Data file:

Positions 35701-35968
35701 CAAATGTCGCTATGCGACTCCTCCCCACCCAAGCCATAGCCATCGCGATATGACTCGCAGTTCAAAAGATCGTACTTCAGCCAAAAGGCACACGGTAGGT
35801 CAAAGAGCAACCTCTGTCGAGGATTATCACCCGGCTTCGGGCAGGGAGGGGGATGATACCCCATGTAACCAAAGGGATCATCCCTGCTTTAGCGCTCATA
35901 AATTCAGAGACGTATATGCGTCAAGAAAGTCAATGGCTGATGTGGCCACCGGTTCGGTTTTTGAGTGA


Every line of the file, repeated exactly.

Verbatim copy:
Positions 35701-35968
35701 CAAATGTCGCTATGCGACTCCTCCCCACCCAAGCCATAGCCATCGCGATATGACTCGCAGTTCAAAAGATCGTACTTCAGCCAAAAGGCACACGGTAGGT
35801 CAAAGAGCAACCTCTGTCGAGGATTATCACCCGGCTTCGGGCAGGGAGGGGGATGATACCCCATGTAACCAAAGGGATCATCCCTGCTTTAGCGCTCATA
35901 AATTCAGAGACGTATATGCGTCAAGAAAGTCAATGGCTGATGTGGCCACCGGTTCGGTTTTTGAGTGA